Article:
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What are Rattlesnake Beans?

Mary McMahon
Updated May 16, 2024
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Rattlesnake beans are hybrids of the pinto bean which are typically sold dried, although they are perfectly palatable fresh. The beans are distinguished by a tender texture and a strong, almost tangy flavor which pairs well with a wide assortment of cuisines. Southwestern cuisine often features rattlesnake beans, and they can also be used in Latin American food or included in recipes from other parts of the world. Many markets stock rattlesnake beans, and they are also extremely easy to grow at home.

Young rattlesnake bean pods are typically streaked with purple when they are ready to eat as green beans; they can also be left on the vine to dry out, in which case the resulting beans are a creamy brown in color with streaks of dark brown. Dried rattlesnake beans have a roughly oblong shape, and they tend to be fairly small.

Like other beans, rattlesnake beans are very nutritious. They contain a range of useful vitamins, minerals, and nutrients, making them an excellent addition to the human diet. They can also be prepared in a wide variety of ways, ranging from stews to bean purees, to satisfy a wide range of tastes. As with other dried beans, rattlesnake beans should be picked over to remove rocks and twigs before being rinsed, soaked for several hours, and finally cooked. Make sure to cook your beans well, ensuring that they do not cause their infamous gastrointestinal effects.

If you want to grow rattlesnake beans at home and you live between USDA zone two and USDA zone 11, find some beans at a local seed store. In the spring, after the last chance of frost has ended, plant the beans in well mulched soil in a sunny spot in the garden, and keep them well watered. When the seedlings emerge, thin them so that there will be plenty of room between adult plants, and set up stakes to support the beans as they grow.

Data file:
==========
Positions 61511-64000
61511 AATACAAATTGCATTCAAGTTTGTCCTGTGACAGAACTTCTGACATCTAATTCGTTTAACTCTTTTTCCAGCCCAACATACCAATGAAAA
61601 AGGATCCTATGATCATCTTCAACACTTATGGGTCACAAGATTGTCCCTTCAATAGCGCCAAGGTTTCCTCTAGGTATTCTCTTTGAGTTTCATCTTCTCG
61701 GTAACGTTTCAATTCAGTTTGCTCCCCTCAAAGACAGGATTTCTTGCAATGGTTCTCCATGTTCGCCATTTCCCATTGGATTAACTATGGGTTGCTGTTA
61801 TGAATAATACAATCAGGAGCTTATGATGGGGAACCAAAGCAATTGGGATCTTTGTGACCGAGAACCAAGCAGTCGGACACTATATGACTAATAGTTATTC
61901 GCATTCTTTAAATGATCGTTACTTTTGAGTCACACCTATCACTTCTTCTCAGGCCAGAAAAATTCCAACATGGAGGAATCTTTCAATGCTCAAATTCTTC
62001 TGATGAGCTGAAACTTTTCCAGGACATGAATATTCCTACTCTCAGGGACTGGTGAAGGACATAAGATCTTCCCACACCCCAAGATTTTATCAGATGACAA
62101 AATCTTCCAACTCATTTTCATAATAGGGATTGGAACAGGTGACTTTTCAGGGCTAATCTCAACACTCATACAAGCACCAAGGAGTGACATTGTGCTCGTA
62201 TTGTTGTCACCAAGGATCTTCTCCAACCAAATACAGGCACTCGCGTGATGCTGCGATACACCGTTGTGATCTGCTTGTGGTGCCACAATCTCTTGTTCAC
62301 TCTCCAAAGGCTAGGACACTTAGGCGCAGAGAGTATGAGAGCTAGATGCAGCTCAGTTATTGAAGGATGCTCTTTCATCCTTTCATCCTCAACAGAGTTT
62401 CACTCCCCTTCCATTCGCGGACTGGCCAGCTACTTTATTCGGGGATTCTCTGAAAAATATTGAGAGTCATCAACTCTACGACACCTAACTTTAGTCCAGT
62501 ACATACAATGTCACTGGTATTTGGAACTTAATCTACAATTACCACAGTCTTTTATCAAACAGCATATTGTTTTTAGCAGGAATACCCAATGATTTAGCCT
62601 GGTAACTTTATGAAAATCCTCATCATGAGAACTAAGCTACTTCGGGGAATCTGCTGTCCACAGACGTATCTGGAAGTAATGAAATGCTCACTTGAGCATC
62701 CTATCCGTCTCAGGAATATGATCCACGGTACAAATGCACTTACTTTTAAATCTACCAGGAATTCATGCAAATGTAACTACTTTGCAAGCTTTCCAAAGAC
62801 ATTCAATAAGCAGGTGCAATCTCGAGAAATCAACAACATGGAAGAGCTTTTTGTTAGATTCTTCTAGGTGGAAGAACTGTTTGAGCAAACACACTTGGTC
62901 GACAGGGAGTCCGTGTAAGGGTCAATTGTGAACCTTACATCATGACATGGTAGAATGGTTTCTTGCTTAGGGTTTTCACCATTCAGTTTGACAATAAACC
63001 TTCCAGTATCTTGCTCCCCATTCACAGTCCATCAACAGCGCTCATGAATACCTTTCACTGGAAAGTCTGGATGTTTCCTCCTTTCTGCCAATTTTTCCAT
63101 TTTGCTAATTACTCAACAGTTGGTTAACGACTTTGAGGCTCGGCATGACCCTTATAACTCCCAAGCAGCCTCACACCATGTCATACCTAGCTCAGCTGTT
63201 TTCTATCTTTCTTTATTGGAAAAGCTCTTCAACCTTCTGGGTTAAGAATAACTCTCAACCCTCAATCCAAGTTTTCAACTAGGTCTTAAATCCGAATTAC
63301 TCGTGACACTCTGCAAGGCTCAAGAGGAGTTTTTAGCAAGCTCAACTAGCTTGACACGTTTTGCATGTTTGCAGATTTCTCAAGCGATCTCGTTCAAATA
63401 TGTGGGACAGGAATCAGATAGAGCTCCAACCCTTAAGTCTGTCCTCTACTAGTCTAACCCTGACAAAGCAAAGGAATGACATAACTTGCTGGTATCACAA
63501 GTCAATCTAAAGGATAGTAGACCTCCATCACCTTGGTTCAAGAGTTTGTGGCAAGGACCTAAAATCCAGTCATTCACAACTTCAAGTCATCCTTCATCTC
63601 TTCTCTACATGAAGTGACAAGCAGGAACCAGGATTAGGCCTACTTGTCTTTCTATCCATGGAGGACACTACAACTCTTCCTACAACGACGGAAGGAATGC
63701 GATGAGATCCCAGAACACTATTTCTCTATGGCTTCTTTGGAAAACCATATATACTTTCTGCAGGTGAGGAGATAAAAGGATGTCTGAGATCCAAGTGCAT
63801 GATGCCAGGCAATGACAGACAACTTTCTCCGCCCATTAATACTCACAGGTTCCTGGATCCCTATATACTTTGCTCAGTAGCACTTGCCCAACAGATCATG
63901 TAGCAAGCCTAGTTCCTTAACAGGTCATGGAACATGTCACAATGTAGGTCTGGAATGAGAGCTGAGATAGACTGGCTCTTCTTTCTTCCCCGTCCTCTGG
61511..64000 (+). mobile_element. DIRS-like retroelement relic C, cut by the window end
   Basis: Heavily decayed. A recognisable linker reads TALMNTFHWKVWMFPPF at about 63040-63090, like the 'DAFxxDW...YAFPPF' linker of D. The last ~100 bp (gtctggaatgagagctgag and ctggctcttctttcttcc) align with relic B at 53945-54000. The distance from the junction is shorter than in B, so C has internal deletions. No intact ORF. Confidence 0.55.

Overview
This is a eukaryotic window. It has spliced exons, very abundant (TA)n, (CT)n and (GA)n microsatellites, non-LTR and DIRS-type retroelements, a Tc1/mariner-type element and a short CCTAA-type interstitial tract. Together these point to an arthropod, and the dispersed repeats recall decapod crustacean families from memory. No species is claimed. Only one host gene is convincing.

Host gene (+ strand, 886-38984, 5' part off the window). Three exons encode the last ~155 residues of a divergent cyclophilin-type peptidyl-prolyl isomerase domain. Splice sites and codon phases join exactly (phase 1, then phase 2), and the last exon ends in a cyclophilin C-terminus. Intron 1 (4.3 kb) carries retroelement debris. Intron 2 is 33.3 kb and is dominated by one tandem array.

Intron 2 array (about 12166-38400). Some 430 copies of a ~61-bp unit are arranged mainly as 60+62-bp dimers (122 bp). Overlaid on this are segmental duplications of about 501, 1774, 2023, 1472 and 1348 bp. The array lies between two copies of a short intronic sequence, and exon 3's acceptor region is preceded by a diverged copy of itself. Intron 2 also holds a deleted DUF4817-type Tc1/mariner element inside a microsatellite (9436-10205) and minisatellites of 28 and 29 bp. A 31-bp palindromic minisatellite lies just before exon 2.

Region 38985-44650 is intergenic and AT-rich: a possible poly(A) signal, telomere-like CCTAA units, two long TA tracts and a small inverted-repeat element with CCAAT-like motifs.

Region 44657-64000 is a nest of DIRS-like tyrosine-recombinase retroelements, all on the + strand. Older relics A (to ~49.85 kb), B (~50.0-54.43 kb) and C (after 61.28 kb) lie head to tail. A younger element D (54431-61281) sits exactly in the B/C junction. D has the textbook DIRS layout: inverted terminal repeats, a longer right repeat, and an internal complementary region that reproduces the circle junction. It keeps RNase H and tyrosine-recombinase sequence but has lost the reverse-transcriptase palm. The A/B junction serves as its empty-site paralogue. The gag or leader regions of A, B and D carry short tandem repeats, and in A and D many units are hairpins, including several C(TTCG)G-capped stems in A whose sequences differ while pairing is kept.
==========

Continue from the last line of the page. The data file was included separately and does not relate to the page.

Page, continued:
Once the beans start producing green pods, you can harvest them, or leave them on the vine. Depending on the climate you live in, you may get beans for one to three months. If you leave them on the vine to dry, wait for the vines to die off completely and then pick the pods and split them to get to the beans inside. Store dried beans in a cool dry place out of sunlight for up to several years before use.

DelightedCooking is dedicated to providing accurate and trustworthy information. We carefully select reputable sources and employ a rigorous fact-checking process to maintain the highest standards. To learn more about our commitment to accuracy, read our editorial process.
Mary McMahon
By Mary McMahon

Ever since she began contributing to the site several years ago, Mary has embraced the exciting challenge of being a DelightedCooking researcher and writer. Mary has a liberal arts degree from Goddard College and spends her free time reading, cooking, and exploring the great outdoors.

Discussion Comments
By candyquilt — On Sep 17, 2013

@anon345978-- Rattlesnake beans are not as well known as regular green beans, but they have an interesting, rich flavor.

What are you planning to make with it? I recommend making a stew with the beans along with corn and tomatoes.

Some people like them fresh, but I prefer them dried. I think the skin is kind of tough to eat fresh. I eat these like kidney or pinto beans.

By literally45 — On Sep 17, 2013

@turquoise-- Yes, that's normal. Rattlesnake beans turn green when cooked. If you look again, you will see that the streaks are gone too.

I love rattlesnake beans, they're delicious and very filling. I grow mine too and they grow so tall! I think mine are almost ten foot tall now and there are so many pods!

I've never made soup with them, I usually make a bean salad. Let me know how the soup turns out.

By turquoise — On Sep 16, 2013

My neighbor grows rattlesnake beans in her garden and gave me some. I'm cooking rattlesnake beans for the first time ever, I've decided to make bean soup with them.

I just looked in the pot and the brown streaked beans look green. Is this normal?

By anon345978 — On Aug 24, 2013

Didn't know what I got from a pick your own place, but now I know I got rattlesnake beans and now I know what to do with them.

Mary McMahon
Mary McMahon

Ever since she began contributing to the site several years ago, Mary has embraced the exciting challenge of being a...

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